The Great Jug Bands, Vols 1 & 2
Yazoo 2032 - 2033
Before commencing this review I feel duty bound to impart a personal opinion and that is that the jug ranks alongside the kazoo as the least attractive instrument ever to be introduced to American Folk Music. Incapable of musical dexterity, unlike the equally dubious Jews harp, Swanee whistle or musical saw, and devoid of any soulful expression, it can surely be viewed as no more than a visual novelty instrument.
That said, when these recordings were made in the Twenties and Thirties they themselves were a novelty and if some of the glorious music that they contain was deemed to require a jug to be blown to make it commercially viable, then who am I to complain? For indeed, amongst all the grunts, rasps and burps here, on these two CDs is as fine a collection of downhome blues, rural jazz and country dance music available today.
A novelty it may have been, but novelties a century ago obviously had a longer shelf life than today, for jug bands had been around for at least two decades when the Dixieland Jug Blowers from Louisville, Kentucky made their recording debut in1924 and committed the music to wax for the first time. Lead by Earl MacDonald (jug) and violinist Clifford Hayes, their music combined sophisticated Dixieland Jazz (clarinetist Johnny Dodds appears on one of their tracks), and catchy pop, but often with one eye on an older minstrel tradition as on Casey Bill and the brilliantly performed She's in the Graveyard Now (sound clip).
They were literally a sensation, and while rural musicians are often credited with being the inspiration for popular musics, the reverse occurred as frequently and two less urbane jug bands from Louiville - The Kentucky and Whistlers - quickly jumped on the bandwagon and are featured here. The former's sole offering is enhanced by a very fine cane fife player, while Whistlers' material ranges from deep blues to the bizarre Vamps of 98.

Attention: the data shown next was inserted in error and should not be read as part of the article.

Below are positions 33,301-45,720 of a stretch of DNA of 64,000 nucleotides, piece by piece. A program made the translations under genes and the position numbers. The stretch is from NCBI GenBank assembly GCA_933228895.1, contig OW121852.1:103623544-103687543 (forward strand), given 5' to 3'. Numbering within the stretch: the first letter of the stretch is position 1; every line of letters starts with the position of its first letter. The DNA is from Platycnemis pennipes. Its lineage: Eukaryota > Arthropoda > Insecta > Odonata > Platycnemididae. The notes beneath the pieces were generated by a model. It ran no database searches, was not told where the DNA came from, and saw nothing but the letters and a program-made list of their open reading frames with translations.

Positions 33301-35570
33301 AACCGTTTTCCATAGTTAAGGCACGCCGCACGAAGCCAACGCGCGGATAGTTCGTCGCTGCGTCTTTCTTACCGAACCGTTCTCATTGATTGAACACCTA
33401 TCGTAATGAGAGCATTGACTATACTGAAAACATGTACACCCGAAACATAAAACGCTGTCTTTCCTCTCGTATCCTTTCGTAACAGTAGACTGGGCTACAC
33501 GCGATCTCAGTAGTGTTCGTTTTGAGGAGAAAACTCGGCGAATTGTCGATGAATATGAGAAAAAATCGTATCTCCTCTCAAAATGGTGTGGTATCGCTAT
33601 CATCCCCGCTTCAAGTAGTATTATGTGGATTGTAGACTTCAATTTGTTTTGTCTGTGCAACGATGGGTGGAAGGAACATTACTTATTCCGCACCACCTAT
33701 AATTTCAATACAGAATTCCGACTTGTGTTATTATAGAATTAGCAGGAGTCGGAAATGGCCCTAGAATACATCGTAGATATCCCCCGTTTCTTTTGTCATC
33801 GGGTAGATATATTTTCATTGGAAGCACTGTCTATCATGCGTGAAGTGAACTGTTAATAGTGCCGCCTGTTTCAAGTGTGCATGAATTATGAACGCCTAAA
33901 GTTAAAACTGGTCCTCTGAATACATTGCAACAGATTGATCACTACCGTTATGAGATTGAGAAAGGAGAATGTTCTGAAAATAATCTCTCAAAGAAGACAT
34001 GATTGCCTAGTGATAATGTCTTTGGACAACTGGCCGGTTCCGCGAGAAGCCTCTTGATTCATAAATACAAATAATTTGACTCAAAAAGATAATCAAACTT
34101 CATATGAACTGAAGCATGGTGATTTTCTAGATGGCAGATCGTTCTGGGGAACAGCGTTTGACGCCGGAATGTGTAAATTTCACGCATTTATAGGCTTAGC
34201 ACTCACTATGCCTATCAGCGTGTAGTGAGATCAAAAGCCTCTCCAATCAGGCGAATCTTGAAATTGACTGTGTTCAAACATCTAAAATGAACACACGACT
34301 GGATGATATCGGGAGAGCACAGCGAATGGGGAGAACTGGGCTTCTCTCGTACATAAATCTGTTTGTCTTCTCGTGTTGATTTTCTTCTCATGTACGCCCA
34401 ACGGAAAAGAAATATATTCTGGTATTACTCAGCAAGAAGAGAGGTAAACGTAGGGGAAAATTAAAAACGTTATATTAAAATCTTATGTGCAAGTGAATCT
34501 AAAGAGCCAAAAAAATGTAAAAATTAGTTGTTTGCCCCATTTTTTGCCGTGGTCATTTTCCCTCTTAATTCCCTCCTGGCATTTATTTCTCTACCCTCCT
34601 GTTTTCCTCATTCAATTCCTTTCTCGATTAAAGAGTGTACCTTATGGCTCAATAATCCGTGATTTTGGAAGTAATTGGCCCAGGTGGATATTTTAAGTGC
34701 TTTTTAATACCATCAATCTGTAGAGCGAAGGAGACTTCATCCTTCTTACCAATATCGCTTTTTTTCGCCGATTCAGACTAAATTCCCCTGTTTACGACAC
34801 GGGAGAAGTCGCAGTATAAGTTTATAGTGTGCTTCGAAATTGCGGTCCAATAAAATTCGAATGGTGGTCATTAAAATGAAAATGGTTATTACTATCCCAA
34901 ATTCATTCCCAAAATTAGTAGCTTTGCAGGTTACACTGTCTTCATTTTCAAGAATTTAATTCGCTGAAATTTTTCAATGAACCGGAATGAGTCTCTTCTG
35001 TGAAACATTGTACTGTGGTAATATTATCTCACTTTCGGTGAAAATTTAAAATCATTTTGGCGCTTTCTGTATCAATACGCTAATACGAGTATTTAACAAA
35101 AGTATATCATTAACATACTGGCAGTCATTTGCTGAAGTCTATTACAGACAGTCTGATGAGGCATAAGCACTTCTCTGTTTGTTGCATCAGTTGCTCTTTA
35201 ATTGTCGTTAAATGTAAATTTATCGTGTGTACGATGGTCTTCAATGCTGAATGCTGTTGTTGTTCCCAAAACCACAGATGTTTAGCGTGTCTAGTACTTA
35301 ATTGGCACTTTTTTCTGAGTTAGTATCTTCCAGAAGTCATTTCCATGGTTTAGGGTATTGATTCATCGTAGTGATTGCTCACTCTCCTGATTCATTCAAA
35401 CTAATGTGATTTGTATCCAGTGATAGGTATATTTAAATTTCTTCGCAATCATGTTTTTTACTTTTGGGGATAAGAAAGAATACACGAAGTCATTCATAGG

However, barring an unlikely renaissance, it will be the field of country blues that stores the music's finest legacy. Wanting to form a band "something like the boys in Louisville", guitarist Will Shade assembled the Memphis Jug Band, who first recorded in 1927 and whose volume of recorded output, variety of marerial and musical excellence could only really be matched by the string band The Mississippi Sheiks in the Deep South of the day. The whole range is here - minstrelsy (compare their rustic Jailhouse Now to Clifford Hayes'), pop, You May Leave but this Will Bring You Back, hokum and the deep blues that accompany vocalists Hattie Hart and the haunting Minnie Wallace. This the the epitome of the Jug Band Sound (sound clip).
Yazoo have been championing these musics for many years now but their leading card has always been Country Blues, so it is no surprise that three quarters of the selections favour this idiom. Fabulous tracks by other Memphis groups lead by Jack Kelly and Jed Davenport are only just eclipsed by the outstanding Cincinattis and the ferocious anonymous singer who fronts the Birmingham Jug Band (sound clip).
However, in this field there can only ever be one winner. It has occurred to me before, but could it be the J-word that prompts writers to exclude Cannon's Jug Stompers from the oft recited roll call of all time Delta Greats. For surely with Cannon's dextrous banjo, Ashley Thompson's shimmering vocal and snapped basses, and the unsurpassed harmonica playing of Noah Lewis, this is Mississippi Blues at its peak (sound clip).
In complete constrast but I guess for completeness' sake four tracks by white groups are included. The Five Harmaniacs (of whom there were naturally four) are spirited, while Ezra Buzzington's Rustic Revellers are clever. Clever yes, but any group that features not only the jug but the dreaded Swanee whistle and 'novelty laughing', has a mountain to climb as far as I'm concerned, and it comes as no surprise to me that they were an early incarnation of the equally annoying Hoosier Hot Shots. On the other hand, no amount of unnecessary kitchenware can detract from the work of The Prairie Ramblers, surely the greatest country swing band ever to record. The ultimate sore thumb in this company, though, is The Walter Family from Kentucky, here performing their classic That's my rabbit, my dog caught it. A simple but memorable fiddle tune is augmented, first by piano, then banjo, then jug. They stop and then repeat the process. Wonderful.
Good stuff then. (You can safely ignore my few jaundiced comments and purchase with confidence.) But if you are still waivering, I could just add that one of the finest recordings of all time, in any genre and by any performer, happens to sit on Volume One. Belying the human misery it depicts, Hattie Hart's jaunty reading of Cocaine Habit Blues (sound clip) should be compulsorily played to every aspiring gangsta rapper just to prove, as fellow Memphis Jug Band diva, Minnie Wallace, proclaims elsewhere - the old folks started it!
Keith Summers - 4.6.98
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